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Daily Goodbye

To Detroit Tigers fans, Ernie Harwell was the soul of the team. As a longtime baseball broadcaster, Mr. Harwell's "rich voice, Southern cadence and quirky phrases on the radio" made him revered by generations of Detroit denizens.

He died yesterday at 92.

The Hall of Fame announcer spent more than 40 years on the air in Detroit, and will lie in repose at Comerica Park tomorrow.

Here's legendary announcer Vin Scully's history on how Mr. Harwell became a major league announcer in Brooklyn: "In 1948, the Brooklyn Dodgers were in Pittsburgh. It was an off-day, and Red Barber was playing golf at the Pittsburgh Field Club. He was at a place on the golf course that was close to the clubhouse, and he felt very nauseous...He had a bleeding ulcer, so they flew him to New York immediately. Branch Rickey was running the Brooklyn Dodgers at the time. Arthur Mann was running the Atlanta Crackers. Branch called Arthur, because they knew each other very well, and he said, 'I need your announcer.' And Arthur said, 'Well, I need a catcher.' So Clint Dapper was sent to Atlanta, and Ernie Harwell came to Brooklyn. It was the only trade that ever involved an announcer."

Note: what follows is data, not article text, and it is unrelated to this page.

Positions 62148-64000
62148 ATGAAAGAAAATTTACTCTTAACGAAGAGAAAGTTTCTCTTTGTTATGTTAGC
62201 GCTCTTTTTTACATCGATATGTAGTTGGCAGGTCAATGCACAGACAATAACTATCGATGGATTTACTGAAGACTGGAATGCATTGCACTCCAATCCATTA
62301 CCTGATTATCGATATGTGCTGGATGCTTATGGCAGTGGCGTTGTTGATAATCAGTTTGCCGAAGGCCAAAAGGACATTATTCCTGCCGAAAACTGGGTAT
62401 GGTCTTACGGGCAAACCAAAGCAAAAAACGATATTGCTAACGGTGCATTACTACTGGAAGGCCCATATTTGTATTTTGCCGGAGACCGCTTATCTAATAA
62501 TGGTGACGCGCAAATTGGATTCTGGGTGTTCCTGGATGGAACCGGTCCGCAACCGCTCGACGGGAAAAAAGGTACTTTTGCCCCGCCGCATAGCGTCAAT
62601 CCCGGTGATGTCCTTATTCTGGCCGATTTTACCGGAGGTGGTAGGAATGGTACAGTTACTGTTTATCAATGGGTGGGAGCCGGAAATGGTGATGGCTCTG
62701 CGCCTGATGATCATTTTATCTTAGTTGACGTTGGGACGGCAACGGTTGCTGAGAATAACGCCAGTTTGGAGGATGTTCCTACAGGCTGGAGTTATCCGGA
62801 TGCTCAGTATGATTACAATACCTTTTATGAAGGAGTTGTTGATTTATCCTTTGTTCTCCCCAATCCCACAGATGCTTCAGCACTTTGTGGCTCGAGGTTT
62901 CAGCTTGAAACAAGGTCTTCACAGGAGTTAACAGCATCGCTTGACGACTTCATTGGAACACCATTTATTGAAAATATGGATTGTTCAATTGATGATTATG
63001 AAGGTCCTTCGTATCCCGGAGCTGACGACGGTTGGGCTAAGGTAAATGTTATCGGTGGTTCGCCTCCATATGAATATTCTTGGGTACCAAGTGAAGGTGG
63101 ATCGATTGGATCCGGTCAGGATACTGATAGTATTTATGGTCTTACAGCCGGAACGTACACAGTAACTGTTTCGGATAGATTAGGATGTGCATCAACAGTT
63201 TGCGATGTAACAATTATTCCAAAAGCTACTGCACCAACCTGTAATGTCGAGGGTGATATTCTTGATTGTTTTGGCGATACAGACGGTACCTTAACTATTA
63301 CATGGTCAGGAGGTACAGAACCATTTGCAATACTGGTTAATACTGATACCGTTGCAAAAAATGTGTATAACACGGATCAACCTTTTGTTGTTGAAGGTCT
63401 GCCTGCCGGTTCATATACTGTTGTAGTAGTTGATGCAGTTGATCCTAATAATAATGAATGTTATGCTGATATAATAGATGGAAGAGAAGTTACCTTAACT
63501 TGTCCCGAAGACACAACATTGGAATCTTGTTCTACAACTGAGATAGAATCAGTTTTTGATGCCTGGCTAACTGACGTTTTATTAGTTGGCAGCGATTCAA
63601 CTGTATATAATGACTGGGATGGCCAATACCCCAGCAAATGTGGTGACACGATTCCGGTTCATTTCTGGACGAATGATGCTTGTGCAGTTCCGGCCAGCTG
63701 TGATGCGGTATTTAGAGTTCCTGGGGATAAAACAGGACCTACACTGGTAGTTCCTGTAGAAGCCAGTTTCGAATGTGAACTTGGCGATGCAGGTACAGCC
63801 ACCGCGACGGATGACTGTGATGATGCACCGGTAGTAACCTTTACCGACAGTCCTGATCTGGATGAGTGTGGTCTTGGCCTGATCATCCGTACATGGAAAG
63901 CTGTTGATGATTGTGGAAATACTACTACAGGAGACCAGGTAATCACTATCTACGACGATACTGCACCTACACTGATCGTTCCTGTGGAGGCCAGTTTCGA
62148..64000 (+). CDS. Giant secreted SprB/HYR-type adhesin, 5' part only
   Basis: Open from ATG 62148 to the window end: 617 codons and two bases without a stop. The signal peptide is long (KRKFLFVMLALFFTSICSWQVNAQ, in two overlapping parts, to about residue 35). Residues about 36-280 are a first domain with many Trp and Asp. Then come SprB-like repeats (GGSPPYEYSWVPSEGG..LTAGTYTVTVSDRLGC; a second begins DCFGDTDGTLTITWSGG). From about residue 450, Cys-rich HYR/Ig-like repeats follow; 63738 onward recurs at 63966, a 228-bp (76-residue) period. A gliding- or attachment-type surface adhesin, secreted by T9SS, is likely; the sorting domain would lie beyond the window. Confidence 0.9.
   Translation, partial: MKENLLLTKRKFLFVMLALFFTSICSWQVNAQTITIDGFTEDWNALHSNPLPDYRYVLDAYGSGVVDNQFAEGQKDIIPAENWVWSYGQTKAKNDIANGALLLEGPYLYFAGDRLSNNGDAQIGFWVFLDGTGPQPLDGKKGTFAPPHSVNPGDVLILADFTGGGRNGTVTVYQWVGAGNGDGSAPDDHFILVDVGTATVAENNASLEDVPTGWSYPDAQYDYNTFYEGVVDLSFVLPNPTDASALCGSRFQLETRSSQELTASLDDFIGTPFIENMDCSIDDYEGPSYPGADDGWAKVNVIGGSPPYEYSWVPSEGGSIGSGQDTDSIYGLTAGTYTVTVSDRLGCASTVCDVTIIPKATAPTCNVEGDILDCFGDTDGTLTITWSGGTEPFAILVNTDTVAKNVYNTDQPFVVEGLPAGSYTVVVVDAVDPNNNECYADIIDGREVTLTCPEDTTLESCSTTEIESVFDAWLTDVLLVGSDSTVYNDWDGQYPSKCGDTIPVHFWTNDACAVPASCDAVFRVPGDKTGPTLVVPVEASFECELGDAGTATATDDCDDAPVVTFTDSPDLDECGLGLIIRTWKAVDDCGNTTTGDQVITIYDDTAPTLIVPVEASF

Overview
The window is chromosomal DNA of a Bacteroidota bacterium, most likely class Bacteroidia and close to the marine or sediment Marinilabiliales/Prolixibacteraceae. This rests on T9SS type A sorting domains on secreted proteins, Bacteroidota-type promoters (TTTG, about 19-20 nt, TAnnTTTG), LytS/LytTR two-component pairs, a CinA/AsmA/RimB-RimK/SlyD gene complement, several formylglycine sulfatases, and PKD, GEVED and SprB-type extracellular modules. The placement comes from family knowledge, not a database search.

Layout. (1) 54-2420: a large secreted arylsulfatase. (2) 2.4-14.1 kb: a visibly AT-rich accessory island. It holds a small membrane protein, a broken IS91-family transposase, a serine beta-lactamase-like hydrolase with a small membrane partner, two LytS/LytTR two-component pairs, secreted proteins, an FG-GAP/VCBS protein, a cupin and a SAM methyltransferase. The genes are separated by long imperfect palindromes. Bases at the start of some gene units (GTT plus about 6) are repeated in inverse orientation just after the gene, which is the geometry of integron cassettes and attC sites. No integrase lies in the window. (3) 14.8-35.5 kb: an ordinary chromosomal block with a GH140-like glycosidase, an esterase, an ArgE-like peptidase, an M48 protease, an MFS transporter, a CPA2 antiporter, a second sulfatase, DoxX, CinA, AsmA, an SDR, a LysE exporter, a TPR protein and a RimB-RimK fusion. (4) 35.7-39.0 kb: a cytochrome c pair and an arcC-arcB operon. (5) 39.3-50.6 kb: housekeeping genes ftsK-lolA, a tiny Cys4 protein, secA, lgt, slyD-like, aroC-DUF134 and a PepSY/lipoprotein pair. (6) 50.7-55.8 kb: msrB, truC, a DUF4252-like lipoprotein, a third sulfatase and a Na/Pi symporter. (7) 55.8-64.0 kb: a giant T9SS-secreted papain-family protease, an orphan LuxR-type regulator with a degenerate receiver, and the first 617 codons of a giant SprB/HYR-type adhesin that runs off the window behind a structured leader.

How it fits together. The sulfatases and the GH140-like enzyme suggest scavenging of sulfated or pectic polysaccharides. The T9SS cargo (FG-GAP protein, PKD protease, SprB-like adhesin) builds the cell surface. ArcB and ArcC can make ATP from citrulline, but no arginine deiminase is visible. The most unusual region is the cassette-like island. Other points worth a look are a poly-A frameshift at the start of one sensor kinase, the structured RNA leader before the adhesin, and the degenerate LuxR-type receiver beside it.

Henry Sternweiler was a German immigrant who was drafted into the U.S. Army during World War II where he landed on the beaches of Normandy on D-Day plus one and served as an intelligence officer.

After the war, then Lt. Sternweiler was sent to Paris where he took charge of a group that was responsible for processing 18 million German military records. After a few weeks on the job, one of Lt. Sternweiler's superiors handed down some orders: destroy all the records. Reason? So that the Germans could not re-organize themselves into an armed force again.

The young fellow from Cincinnati refused, and in doing so, helped save millions of the remaining records.

In the decades after the war, Mr. Sternweiler--who died April 27 at age 91--was twice honored by the German government for his work preserving the priceless archive.

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By T. Rees Shapiro  |  May 5, 2010; 8:40 AM ET
Categories:  The Daily Goodbye  | Tags: Atlanta Crackers, Branch Rickey, Comerica Park, Detroit Tigers, Ernie Harwell, Red Barber, Vin Scully, World War II  
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